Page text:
Ikea has bought odd-jobs firm TaskRabbit, which sends workers to people’s homes to carry out chores such as assembling flat-pack furniture.

The acquisition follows a trial of TaskRabbit in Ikea’s London stores last November.

Ikea president and chief executive Jesper Brodin said the aim of the deal was to “make our customers’ lives a little bit easier”.

He said: “We need to develop the business faster and in a more flexible way. An acquisition of TaskRabbit would be an exciting leap in this transformation.”

“We will be able to learn from TaskRabbit’s digital expertise, while also providing Ikea customers additional ways to access flexible and affordable service solutions.”

TaskRabbit, based in San Francisco and set up in 2008, operates in 40 cities in the US and the UK. Through its app, it connects customers to tradespeople who can assemble furniture, decorate, clean and make deliveries.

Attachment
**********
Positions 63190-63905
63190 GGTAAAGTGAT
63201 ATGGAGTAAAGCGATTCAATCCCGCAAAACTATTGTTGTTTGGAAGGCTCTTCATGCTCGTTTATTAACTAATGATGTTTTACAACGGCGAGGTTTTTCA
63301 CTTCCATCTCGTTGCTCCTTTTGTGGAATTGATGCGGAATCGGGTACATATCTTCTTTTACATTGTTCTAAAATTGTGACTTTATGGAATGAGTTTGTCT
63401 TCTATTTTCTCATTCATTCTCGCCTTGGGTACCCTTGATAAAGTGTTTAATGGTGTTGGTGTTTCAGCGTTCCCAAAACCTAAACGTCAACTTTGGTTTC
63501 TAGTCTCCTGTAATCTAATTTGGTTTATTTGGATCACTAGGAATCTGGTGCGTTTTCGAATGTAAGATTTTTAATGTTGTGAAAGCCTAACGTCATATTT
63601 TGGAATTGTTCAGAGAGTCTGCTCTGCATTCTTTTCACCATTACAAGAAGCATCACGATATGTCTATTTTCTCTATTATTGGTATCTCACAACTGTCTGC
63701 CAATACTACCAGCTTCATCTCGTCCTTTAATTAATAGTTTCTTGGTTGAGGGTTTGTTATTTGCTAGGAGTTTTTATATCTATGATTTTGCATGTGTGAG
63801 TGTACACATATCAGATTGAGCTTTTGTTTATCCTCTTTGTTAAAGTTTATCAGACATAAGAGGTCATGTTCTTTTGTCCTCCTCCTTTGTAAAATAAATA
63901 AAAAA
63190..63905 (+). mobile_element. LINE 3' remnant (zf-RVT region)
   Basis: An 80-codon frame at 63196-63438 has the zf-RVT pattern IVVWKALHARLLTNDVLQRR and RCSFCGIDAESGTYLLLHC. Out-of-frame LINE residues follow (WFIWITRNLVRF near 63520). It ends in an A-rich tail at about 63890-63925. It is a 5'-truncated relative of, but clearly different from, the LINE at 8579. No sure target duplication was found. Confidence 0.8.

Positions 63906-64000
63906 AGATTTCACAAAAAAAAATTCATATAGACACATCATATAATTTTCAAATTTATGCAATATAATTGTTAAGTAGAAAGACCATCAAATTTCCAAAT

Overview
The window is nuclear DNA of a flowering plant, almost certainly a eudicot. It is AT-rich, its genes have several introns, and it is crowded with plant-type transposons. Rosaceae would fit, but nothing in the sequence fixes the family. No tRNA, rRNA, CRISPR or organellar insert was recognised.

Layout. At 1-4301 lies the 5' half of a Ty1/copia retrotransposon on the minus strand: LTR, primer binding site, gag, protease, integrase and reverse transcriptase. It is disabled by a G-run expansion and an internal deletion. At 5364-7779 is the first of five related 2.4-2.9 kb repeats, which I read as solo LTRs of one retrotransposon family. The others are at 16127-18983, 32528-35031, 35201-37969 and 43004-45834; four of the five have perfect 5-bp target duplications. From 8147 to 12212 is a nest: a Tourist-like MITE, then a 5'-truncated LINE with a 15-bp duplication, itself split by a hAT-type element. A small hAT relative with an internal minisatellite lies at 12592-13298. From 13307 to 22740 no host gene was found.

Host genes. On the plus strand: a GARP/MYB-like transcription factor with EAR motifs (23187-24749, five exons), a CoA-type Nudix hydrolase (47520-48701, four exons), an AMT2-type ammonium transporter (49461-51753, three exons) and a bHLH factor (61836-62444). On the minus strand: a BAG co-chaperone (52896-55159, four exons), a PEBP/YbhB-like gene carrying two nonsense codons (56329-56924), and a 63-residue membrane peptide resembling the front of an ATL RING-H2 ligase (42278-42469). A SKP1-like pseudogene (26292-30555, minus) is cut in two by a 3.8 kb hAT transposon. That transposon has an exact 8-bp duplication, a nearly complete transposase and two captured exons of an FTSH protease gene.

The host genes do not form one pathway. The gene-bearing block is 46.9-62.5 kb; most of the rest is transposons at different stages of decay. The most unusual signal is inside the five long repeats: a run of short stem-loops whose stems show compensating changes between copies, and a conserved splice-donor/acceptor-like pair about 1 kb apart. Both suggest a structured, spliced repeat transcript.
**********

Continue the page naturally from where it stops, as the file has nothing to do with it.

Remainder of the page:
TaskRabbit will continue to operate as an independent company within the Ikea Group. The value of the deal was undisclosed.

Retailers move into services

Ikea is the latest retailer to move into services.

John Lewis launched its Home Solutions service this month, which allows customers in Bath, Bristol, Cardiff, Cheltenham, Gloucester and Taunton to hire plumbers, electricians, decorators and other types of tradespeople, all of whom the department store has vetted.

The acquisition takes Ikea into the gig economy. TaskRabbit workers are classed as independent contractors who work when they want and where they want, but are not necessarily entitled to holiday pay, for instance.

Other gig economy employers, which include Uber and Deliveroo, have faced court action after some employees have claimed they are not independent contractors and should receive holiday pay.